Actually, I think the equipment we have right now should do just fine for a few years to come. It was obvious that I was pulling someone's leg with my "I want one anyway" response. Having both the D100 and S2 Pro, I'm set for quite awhile.
It will be interesting to observe the megapixel wars, and we will be the benefactors of it all. The side result will also be a tremendous lowering in portable storage. Mark my words, you will eventually see 512 Meg Compact Flash Cards coming down to $79.95 or lower, 1 Gig Microdrive or 1 Gig Compact Flash cards being between $129 - $169. And higher storage units will be released also - eventually at much lower prices. This will be the result of all of this.
Remember what computer memory was like? I can recall the times when just 16 Megs of RAM cost over $500. Now you can purchase 512 Meg Simms/Dimms,/Rimms, or whatever - at $29.95 - $59.95
Oh what a wonderful time to sit back and watch the advancement of the Digital era!!
It will be interesting to watch in the long run...
#8. "RE: Excellent point and..." | In response to Reply # 7guyb Registered since 11th Apr 2002Mon 13-Jan-03 09:28 PM
When reading this please do not take this as I am trying to be argumentative. I am not "orgasmic" about the Kodak camera. I just felt that with a characterization like that, it might help to add some info.
I agree that the Kodak will not be the best forever. However, Kodak has consistently had the highest resolution and arguably the best Nikon mount time after time.
I think an apt comparison would be a scan of a high resolution film scanner vs. the Kodak. I would argue that the Kodak outperforms film on MTF tests; a more complete testing then megapixel resolution. If you are curious about this, in a technical way: http://www.normankoren.com/Tutorials/MTF7.html.
As far as pixel density/mm goes it isn't necessarily a good thing to have a higher density as mentioned previously. Think of a real world 2.1 megapixel Nikon 950 vs a D1. The difference isn't just the lens.
Having said all that, I do have to admit to a bit of kid at Christmas feeling sometimes with technology.
#9. "RE: Excellent point and..." | In response to Reply # 7Chirotk Registered since 23rd Apr 2002Mon 13-Jan-03 10:08 PM
I appreciate your Pollyanna viewpoint, but I just went through the computer thing and it wasn't a whole lot of fun in my experience. What I did find was that I constantly was forced to upgrade at expense bot my software and hardware in order to stay in communication with people I needed, who were also on the same mill. Fine and good if you can afford it but a sacrifice for me. Changes in computers is far from over though thankfully, the enforced software upgrades that enforced hardware upgrades seem to have mellowed.
Thank goodness photography is only a joy for me and not a business. The DSLR is attractive, but the thought of constant forced upgrades with deteriorating values on invested equipment is not attractive and interesesting only from the viewpoint of despair. I'm used to cameras that have a utility life span of 10 to 20 years or more. The idea of a $ 2000 DSLR dropping down to discard value in 2 years due to technological advances is far from attractive from an investment point of view.
#10. "RE: Excellent point and..." | In response to Reply # 9Mon 13-Jan-03 10:58 PM
If my positive attitude about new technology appears redundant at times, please don't confuse this to mean that I may be loaded - thereby, able to buy what I want. This couldn't be further from the truth. For close to 50 years I've kept up with technology - not necessarily every toy that came down the pike - but nevertheless I watched the transition from 78 rpm records to 33 rpm to 45 rpm...and then to the CD. Then I went from Beta video to VHS...to Super VHS. And well, from laser disk to DVD.
Yes, I love technology - but am not dependant on it. I do know that initially all new technology is expensive (i.e. look at the calculator...the PC...memory...the VCR...DVD). But as economies of scale take hold, everything eventually drops in price. And if they don't, sales will only be contained to those with the bucks to afford it.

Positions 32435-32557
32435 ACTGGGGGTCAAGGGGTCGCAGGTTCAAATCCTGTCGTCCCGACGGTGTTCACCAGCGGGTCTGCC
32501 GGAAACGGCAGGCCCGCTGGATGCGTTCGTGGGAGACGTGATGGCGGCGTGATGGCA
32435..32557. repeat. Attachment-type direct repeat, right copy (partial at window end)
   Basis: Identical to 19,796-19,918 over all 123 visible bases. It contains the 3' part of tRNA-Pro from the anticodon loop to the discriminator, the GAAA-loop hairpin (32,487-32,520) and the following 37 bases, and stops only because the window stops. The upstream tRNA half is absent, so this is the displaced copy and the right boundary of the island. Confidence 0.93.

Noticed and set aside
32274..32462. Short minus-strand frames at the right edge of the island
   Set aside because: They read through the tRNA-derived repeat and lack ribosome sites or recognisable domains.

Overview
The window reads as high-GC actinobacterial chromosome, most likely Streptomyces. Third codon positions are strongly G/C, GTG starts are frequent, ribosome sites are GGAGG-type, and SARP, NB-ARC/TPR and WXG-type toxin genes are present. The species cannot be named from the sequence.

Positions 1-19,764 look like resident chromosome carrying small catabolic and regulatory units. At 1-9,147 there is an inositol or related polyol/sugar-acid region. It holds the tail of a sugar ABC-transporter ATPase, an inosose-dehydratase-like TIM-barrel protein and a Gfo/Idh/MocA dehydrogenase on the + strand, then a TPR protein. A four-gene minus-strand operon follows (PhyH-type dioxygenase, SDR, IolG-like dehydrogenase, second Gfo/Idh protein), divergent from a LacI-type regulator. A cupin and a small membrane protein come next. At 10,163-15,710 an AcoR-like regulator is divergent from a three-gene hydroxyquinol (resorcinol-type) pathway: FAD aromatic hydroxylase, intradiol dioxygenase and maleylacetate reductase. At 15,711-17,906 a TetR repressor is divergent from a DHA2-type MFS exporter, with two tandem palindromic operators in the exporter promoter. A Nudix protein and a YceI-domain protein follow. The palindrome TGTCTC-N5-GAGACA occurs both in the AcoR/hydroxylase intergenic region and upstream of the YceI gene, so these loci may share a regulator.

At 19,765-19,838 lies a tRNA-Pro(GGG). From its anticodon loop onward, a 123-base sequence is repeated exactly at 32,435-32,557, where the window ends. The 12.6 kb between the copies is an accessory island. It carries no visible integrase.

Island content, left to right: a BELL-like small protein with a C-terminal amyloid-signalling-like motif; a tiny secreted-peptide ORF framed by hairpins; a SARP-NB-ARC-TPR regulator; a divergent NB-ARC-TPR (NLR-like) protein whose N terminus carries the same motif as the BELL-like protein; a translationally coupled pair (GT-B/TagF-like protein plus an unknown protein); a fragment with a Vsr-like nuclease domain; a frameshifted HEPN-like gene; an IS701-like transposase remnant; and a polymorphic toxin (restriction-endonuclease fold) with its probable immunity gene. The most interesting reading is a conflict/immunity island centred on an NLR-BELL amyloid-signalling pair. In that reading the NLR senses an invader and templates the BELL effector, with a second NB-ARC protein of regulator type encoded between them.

Like you, I didn't like the constant computer update scenario - especially the Microsoft OS scenario. From Windows 95 (and all of the SR packs), to Windows 98, to Windows 98 SE, to Millennium ME (a big step backwards in my opinion), to Windows 2000, and now to XP - which has been absolutely fantastic for me.
I look at these as exciting times and only hope I'm around long enough to see the wonderful things coming down the pike in the next quarter century or more! Some would argue that keeping up with what's new in tecnology can keep you young, especially if you do it as a hobby (not a required business practice).
In the meantime, however, I would have to say that the digital photography era seems to be the most exciting and rewarding. It offers an entire new freedom of shooting and expression. And I don't mind firmware upgrades, albeit I wish we could do so via a download followed by a compact flash insertion (Hopefully Nikon will accommodate us with this.
Like you said, however, constant updating can get old real quick - especially when you are in business and require it to stay afloat. I can only imagine what that would be like.
Great to see that this forum is a repository for a variety of viewpoints and attitudes.
#13. "RE: Excellent point and..." | In response to Reply # 11pmirror Registered since 24th Nov 2002Tue 14-Jan-03 10:36 AM
Actually, I just need the full frame CCD/CMOS. To make my lens work as usual. Since I've already own D100, it's good to enjoy it and pass the Kodak. It's still expensive too. I'm waiting for what other Nikonians called D2. Hopefully by the end of the year. Hopefully full frame. Hopefully bluetooth And hopefully not freakin' expensive
it's near Bali, if you don't know where it is
#14. "RE: Reality check - Nikon D-100 vs Kodak DCS-14" | In response to Reply # 0
All of the math looks good, however it really comes down to lets compare prints from both and see which is better. In Pop. Photo mag. this month they compare the new canon flagship digital (cmos full frame and I believe 11 megapixel) they blow up a 100 iso film print and the same from the digital (they used the same lens of course) to 11 by 14 or something like that. They then enlarge a portion of that print in a area on a farm silo to read the letters on the silo. Guess what. It was readable on the digital but not on the file due to grain and noise.
This tells me at least in the real world of what I can hold in my hands, digital has already passed films capabilities.
I still like the fact that my D100 outshines the Kodak, at least according to the math!!!!
I always want the next model up!